Challenges in teaching ethics in medical schools

Henry S. Perkins, Cynthia M.A. Geppert, Helen P. Hazuda

Research output: Contribution to journalArticlepeer-review

33 Scopus citations


Modern medical ethics has effected dramatic changes in medicine. Yet teaching medical ethics still presents many challenges. The main teaching methods used - inpatient ethics consultations, courses, and case conferences - have notable weaknesses. In addition, the attitudes and knowledge gaps of some learners may hamper these methods further. To encourage open discussion of the challenges, we outline our current approach to teaching medical ethics. We teach with the conviction that ethics instruction gives physicians vital knowledge not available from science. Our teaching addresses ethical issues directly relevant to residents and students, emphasizes a few important concepts, and nurtures learners' critical reasoning skills. Our teaching also tries to use scarce faculty time efficiently. However, we believe successful medical ethics teaching requires medical schools to commit significant material and moral support. We hope the discussion here encourages medical ethics teachers everywhere to describe the challenges they face and to collaborate on finding solutions.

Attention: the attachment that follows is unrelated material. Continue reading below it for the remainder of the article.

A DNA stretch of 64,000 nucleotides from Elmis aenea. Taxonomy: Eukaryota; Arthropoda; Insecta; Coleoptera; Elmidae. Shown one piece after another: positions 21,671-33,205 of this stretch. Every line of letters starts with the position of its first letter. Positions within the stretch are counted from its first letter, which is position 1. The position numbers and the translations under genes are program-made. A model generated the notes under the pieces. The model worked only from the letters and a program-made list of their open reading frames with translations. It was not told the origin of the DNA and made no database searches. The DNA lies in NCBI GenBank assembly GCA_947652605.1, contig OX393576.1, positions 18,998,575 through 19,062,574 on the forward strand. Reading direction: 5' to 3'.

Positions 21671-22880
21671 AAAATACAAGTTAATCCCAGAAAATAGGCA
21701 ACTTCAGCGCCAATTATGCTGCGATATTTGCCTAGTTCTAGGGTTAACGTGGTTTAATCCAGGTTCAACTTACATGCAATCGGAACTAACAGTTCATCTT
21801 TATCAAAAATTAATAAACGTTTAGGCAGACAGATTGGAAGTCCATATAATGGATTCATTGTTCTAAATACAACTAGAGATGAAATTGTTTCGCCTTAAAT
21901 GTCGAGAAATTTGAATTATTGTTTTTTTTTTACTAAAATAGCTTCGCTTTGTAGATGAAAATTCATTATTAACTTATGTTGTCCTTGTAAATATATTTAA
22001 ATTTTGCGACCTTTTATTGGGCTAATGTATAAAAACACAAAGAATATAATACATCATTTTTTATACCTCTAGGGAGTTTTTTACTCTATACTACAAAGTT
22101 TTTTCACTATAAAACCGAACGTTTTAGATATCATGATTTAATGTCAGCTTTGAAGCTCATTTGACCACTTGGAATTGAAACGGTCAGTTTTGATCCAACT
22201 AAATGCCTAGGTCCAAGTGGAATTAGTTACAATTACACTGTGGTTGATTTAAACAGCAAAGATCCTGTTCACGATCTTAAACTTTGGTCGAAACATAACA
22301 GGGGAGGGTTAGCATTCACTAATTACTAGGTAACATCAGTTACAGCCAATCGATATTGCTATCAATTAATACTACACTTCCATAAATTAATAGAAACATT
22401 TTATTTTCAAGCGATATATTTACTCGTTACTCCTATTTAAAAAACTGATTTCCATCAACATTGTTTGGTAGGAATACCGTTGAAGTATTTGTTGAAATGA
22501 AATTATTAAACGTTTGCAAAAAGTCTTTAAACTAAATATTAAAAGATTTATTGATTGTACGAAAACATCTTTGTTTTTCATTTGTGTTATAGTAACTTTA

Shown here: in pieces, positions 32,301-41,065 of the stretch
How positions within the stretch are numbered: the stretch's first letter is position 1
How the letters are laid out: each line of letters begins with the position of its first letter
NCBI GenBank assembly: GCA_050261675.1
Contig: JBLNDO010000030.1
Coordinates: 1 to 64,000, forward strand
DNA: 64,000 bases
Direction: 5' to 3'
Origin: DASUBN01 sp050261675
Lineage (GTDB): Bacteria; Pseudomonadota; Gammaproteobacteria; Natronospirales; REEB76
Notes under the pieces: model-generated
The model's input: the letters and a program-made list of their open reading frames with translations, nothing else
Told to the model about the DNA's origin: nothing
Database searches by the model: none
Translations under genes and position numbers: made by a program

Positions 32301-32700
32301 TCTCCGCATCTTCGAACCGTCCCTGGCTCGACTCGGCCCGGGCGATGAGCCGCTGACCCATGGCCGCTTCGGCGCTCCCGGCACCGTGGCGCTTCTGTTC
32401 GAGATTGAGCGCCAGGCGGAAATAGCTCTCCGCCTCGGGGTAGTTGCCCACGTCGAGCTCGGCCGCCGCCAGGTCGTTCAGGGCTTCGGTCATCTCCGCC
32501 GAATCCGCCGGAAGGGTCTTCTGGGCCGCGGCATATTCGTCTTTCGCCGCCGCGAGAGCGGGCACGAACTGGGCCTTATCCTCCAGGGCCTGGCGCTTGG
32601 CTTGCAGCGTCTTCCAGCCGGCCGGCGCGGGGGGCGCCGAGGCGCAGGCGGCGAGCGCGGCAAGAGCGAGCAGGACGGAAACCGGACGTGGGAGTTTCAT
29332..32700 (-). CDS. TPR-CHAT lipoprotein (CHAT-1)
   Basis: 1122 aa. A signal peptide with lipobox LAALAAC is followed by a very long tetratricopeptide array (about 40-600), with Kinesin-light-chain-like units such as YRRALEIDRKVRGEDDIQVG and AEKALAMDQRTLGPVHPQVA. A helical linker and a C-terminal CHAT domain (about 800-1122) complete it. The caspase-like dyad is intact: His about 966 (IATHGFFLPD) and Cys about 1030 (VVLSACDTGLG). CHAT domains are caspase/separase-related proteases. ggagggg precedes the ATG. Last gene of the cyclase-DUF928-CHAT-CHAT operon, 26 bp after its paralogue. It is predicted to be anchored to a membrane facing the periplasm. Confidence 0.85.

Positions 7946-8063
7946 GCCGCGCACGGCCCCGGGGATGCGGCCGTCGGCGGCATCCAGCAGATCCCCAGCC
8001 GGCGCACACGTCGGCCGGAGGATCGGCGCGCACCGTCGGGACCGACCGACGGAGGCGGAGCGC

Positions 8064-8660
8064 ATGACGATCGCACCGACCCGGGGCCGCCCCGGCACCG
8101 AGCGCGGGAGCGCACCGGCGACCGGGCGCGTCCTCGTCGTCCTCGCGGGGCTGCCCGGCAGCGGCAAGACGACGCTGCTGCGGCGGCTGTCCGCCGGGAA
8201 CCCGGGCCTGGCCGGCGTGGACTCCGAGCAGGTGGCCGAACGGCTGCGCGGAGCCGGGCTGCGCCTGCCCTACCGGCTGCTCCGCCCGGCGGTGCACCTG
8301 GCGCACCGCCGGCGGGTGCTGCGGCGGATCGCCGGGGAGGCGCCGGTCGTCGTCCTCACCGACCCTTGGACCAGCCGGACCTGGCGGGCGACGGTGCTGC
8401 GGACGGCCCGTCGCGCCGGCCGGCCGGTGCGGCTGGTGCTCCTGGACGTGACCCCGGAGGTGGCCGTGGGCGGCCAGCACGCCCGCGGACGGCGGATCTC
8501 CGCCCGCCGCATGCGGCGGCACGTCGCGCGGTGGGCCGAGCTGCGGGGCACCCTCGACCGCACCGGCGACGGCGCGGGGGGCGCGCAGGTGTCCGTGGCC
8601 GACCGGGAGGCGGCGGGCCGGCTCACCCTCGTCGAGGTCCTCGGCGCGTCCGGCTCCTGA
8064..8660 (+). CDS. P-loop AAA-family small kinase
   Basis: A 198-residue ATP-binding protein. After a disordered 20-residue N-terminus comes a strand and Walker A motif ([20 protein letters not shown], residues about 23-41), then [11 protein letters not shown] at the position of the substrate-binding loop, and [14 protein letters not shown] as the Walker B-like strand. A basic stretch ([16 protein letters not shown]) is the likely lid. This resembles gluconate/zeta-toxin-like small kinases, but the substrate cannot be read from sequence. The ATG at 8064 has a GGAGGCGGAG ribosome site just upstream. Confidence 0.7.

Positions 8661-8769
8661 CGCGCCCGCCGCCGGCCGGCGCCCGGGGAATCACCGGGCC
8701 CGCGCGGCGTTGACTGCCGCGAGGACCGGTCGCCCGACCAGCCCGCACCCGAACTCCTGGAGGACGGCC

Original languageEnglish (US)
Pages (from-to)273-278
Number of pages6
JournalAmerican Journal of the Medical Sciences
Issue number5
StatePublished - May 2000


  • Educa tion
  • Education
  • Ethics
  • Graduate
  • Medical
  • Undergraduate

ASJC Scopus subject areas

  • General Medicine


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